It's rooted in uttermost respect for the Otherness of the other species that share our beautiful planet, and a humble awareness that other kinds of consciousness than the human might also have something to offer us, if we listen with the right attitude, see with the correct vision.

So, soon, I'll talk about hares. And stuff.


  1. O Roselle this is oddly exciting. I say oddly because after training as a scientist (and a lifetime spent teaching science) all this should seem meaningless: as you put it, New Age-y, wholly at odds with the world of quarks and forces, airy woffle. And yet, it doesn't, and it isn't! It strikes a chord, it stirs something somewhere in my deepest being.

    Go on, go on! Please.


  2. I know there's more to come, but what a wonderfully clear, succinct and vivid description of interconnectedness – something creeping more and more into my writing, I find, which resonates strongly with my own first, mystical (though being only about 7 at the time I wouldn't have used the word), relationship with the outside world.
    Can't wait to read what you say about hares. D'you remember me once telling you about a very weird and disturbing dream involving a hare?(First dinner on Iona, 2013, I think – but I don't expect you to remember).
    Thanks for sharing all the above. Done me good.
    Miriam xx

  3. Jeff, you have NO idea how much that means to me, knowing you and knowing your scientific background. Thank you very much for that vote of confidence. There will be more! And more again in the current book (actually, bookS, it's turning out to be).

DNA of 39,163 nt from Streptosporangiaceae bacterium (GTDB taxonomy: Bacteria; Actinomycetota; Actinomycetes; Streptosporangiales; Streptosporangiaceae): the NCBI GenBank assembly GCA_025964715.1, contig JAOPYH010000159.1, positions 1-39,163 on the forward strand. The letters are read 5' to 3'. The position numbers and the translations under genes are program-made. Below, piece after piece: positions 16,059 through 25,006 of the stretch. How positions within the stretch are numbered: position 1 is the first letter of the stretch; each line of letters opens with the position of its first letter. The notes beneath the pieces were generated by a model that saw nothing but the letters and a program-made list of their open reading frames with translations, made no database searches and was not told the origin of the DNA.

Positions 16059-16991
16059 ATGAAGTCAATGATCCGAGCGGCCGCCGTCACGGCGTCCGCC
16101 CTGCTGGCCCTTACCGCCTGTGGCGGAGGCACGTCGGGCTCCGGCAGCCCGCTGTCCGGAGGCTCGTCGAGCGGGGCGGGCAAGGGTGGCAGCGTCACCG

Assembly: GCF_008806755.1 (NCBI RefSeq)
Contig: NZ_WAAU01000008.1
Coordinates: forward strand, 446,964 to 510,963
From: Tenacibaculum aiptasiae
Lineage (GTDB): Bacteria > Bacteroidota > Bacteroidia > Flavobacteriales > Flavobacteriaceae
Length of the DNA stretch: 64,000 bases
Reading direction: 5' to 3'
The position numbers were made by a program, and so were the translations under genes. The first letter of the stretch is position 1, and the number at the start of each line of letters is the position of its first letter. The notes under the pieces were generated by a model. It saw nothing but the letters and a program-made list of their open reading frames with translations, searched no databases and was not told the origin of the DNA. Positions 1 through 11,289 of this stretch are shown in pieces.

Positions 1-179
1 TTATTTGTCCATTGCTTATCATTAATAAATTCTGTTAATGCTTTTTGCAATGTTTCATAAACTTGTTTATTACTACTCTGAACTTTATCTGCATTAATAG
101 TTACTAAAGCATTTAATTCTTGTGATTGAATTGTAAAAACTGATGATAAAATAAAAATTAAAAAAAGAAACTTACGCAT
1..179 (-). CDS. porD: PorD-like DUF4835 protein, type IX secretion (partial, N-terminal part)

And actually I think it might, on the contrary, fit with the world of quarks - well, at least with those aspects of eg quantum mechanics that stretch our notions of what has been seen to be, in the past, rationally possible. Surely the new physics is suggesting to us that, as Kant said, reason can only take us so far? Then intuition (and imagination) have to make the leap while reason plods behind, trying to catch up... But I might need you to tell me more about quarks first, over that dinner table on Iona next year.

    I'm taking my time in writing more about this on here as, although it's not a departure from what I've written of before, it deserves to be treated with a degree of depth, and at the moment that's going into The Book(s). But thank you - a deep thank you.

    Miriam, as always I'm delighted to hear that this resonates with you. We've said that there's joy in this sense of companionship. Thank you, too, for the affirmation.

    Yes, more to say!